In Ross v. Ross, 129 Mass. 243, 246, 37 Am.Rep. 321, it is said: “It is a general principle, that the status or condition of a person, the relation in which he stands to another person, and by which he is qualified or made capable to take certain rights in that other's property, is fixed by the law of the domicil; and that this status and capacity are to be recognized and upheld in every other State, so far as they are not inconsistent with its own laws and policy. Subject to this limitation, upon the death of any man, the status of those who claim succession or inheritance in his estate is to be ascertained by the law under which that status was acquired * * *.”

There is a conflict of authority as to what law controls where specified legitimating acts are relied on––the law of the domicile of the father, that of the domicile of the child, or that where the legitimating acts took place. The general rule is that, unless the law of the forum where the suit involving the question of recognition provides otherwise, the law of the state of domicile of the father at the time of the birth of the child or at the time of the act relied on controls. Restatement Conflict of Laws, secs. 139, 140; 7 Am.Jur. p. 661; The Yale Law Journal, Vol. 46, pp. 1049 et seq.; 73 Am.Law Rep. pp. 956 et seq. Our supreme court in Blythe v. Ayres, supra, 561, accepted the principle that the law of the domicile of the father was controlling but declined to rule whether the law in force at the time of birth or that in force at the time of the legitimating act should control, since the parties came within both restrictions. Eddie v. Eddie, 8 N.D. 376, 79 N.W. 856, 73 Am.St.Rep. 765, is authority for the rule that legitimating acts done in a foreign country, which did not recognize them as such, did not change the status of the illegitimate child when the father moved into the state of North Dakota. The principle of the decision is that the law of that State providing for legitimating by subsequent acts did not apply where the father was a non–resident both at the time of the birth of the child and of the legitimating acts.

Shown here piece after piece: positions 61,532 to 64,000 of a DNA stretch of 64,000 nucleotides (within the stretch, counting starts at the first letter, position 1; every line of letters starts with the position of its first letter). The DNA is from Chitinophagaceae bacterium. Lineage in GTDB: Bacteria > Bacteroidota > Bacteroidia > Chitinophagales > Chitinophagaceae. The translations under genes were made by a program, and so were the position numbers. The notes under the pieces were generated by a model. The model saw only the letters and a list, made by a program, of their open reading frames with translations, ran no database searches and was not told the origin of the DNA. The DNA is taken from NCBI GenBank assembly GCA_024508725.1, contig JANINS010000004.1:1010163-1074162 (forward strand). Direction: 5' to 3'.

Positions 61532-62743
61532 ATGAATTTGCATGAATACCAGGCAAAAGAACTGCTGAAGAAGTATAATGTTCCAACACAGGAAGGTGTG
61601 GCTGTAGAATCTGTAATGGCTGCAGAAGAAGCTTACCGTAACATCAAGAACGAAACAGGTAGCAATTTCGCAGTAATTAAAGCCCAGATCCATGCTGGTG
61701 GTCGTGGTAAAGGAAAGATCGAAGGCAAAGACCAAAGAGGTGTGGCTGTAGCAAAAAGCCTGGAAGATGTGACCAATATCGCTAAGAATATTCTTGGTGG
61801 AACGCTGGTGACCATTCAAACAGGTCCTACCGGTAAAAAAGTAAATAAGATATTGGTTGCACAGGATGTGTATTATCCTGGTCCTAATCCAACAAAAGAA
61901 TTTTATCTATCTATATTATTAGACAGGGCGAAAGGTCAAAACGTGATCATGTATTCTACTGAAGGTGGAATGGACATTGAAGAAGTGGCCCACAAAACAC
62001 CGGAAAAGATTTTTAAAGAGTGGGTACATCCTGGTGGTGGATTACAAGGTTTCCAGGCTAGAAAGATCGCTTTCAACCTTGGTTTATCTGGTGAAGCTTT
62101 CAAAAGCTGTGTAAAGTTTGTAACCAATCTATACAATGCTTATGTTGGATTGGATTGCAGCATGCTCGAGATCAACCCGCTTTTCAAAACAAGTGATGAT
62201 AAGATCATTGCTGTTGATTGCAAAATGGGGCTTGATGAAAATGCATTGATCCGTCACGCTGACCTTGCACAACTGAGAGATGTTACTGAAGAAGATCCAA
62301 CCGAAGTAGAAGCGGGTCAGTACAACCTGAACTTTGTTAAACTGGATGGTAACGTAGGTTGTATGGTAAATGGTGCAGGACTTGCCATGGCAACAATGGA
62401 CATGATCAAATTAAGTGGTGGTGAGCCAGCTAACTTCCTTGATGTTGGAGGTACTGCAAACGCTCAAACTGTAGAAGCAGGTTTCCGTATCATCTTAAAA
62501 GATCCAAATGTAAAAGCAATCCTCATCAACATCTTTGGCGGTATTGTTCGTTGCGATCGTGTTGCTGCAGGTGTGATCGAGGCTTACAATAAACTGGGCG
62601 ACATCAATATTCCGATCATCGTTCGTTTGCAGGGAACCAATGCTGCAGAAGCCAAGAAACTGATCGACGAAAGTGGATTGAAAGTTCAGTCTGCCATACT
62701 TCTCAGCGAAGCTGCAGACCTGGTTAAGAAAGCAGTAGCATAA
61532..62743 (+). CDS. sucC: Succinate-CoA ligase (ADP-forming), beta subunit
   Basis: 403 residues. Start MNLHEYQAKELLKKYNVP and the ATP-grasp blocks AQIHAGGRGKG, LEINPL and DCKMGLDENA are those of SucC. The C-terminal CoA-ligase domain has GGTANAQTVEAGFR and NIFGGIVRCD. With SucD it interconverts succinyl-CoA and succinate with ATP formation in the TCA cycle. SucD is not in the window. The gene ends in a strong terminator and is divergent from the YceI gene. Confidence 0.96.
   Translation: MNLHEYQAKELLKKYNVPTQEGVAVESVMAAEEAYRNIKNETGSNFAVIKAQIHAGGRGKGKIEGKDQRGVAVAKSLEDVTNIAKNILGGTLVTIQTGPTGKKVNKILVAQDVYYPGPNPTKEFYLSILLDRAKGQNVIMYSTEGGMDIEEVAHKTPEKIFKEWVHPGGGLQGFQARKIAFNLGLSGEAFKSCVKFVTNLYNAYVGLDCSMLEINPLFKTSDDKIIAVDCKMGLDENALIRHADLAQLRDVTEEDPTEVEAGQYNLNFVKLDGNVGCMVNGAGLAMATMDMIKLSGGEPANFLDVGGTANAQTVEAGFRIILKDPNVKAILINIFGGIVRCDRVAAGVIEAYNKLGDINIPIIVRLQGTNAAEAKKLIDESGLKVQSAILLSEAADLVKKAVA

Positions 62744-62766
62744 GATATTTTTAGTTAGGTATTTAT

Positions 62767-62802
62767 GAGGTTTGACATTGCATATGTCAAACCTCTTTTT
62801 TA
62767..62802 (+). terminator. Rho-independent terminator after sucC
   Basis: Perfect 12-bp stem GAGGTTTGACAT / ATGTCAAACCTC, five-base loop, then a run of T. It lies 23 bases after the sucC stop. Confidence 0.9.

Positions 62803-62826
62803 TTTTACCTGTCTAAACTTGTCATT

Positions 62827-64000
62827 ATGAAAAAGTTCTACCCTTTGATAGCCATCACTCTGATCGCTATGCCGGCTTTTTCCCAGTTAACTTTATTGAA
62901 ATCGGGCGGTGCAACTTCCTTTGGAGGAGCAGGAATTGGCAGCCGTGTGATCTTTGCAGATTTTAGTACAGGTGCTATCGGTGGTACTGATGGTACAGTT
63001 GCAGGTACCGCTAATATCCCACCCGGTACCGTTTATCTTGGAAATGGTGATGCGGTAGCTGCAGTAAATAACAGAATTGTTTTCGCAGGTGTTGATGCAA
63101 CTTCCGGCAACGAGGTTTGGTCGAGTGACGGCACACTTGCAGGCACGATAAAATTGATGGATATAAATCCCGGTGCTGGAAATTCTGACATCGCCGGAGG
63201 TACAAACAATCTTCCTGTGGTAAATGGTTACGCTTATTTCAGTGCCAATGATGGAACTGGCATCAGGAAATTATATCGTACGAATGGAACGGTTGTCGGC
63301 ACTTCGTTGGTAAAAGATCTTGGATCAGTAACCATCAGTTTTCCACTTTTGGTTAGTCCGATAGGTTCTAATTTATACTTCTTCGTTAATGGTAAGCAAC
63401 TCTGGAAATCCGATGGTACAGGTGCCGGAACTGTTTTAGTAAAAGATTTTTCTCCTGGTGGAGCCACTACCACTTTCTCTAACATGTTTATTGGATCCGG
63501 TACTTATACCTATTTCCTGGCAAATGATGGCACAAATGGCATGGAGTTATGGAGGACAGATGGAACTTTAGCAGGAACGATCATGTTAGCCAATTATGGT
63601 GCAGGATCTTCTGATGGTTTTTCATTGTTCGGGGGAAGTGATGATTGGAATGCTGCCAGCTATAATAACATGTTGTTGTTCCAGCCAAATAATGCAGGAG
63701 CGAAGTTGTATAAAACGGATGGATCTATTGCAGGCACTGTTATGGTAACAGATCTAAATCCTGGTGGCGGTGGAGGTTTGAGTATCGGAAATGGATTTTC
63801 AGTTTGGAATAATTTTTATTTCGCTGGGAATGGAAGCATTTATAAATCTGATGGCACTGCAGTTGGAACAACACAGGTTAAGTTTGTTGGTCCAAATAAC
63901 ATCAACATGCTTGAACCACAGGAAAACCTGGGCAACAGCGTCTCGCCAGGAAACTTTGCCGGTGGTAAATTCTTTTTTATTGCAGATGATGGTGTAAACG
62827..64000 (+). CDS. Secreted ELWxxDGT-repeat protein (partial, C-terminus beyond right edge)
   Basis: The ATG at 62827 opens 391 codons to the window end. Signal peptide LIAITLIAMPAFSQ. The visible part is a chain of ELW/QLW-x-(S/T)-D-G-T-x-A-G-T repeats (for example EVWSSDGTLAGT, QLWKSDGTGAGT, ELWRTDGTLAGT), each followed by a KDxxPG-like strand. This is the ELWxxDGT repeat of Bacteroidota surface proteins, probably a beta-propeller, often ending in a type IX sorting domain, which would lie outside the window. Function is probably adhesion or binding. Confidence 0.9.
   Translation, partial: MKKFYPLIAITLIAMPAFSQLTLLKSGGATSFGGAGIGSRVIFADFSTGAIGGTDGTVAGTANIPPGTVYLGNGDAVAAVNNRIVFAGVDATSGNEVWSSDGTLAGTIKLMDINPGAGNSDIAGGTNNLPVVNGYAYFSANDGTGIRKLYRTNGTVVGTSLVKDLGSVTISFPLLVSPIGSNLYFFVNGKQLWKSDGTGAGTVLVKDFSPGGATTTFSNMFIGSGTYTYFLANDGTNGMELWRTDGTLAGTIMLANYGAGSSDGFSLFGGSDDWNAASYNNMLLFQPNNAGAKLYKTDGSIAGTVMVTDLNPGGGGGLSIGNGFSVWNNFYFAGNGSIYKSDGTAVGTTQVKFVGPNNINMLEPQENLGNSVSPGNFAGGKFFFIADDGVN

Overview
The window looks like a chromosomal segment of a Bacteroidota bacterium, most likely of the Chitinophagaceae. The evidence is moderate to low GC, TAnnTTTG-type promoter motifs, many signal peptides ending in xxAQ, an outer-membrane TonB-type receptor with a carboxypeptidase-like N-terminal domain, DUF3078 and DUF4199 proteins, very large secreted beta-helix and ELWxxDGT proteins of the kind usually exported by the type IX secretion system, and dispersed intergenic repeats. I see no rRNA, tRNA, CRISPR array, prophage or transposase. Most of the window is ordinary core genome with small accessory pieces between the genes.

Authorities which appear to be to the contrary relate to statutes prescribing the right of succession as distinguished from those fixing the status of the parties. Hall v. Gabbert, 213 Ill. 208, 72 N.E. 806; In re Wehr's Estate, 96 Mont. 245, 29 P.2d 836. But the weight of authority is that, when acts of acknowledgment are relied on as fixing the status of the child, the law of the domicile of the father at the time of the performance of the act controls. 73 A.L.R. p. 956. The principle is well stated in Pfeifer v. Wright, 10 Cir., 41 F.2d 464, 466, 73 A.L.R. 932, where the Circuit Court of Appeals said: “Laws of the domicile of the father at the time he acts determine the effect of his acts and if his acts are such as to effectuate legitimation as declared by those laws, the status of the child is thereby changed from illegitimate to legitimate. That status, when once changed, is said to be indelible, and is to be accepted in other jurisdictions for the purposes of descent of real property and the distribution of personal property of the father.” Numerous cases are there cited to the same rule.

Our conclusions from the foregoing are that the petitioner having been born out of wedlock in a foreign country in which his father was domiciled did not gain the status of legitimacy by the acts of acknowledgment occurring in either Minnesota or New Mexico, though, under the laws of those states, he might have been entitled to inherit property left by the father and situated in those states, that no act of acknowledgment having been done, either in the State of California, or while the father was domiciled here, the petitioner did not become legitimate “for all purposes” under the terms of section 230 of the Civil Code; that if, while the father was domiciled in this state, the legitimating acts specified in the code section occurred, either here or elsewhere, the petitioner's rights would be settled by that section. But there is no proof covering these two essential facts––the time when the father became domiciled in California, and whether any legitimating acts specified in the code section were done thereafter.

The order is affirmed.

NOURSE, Presiding Justice.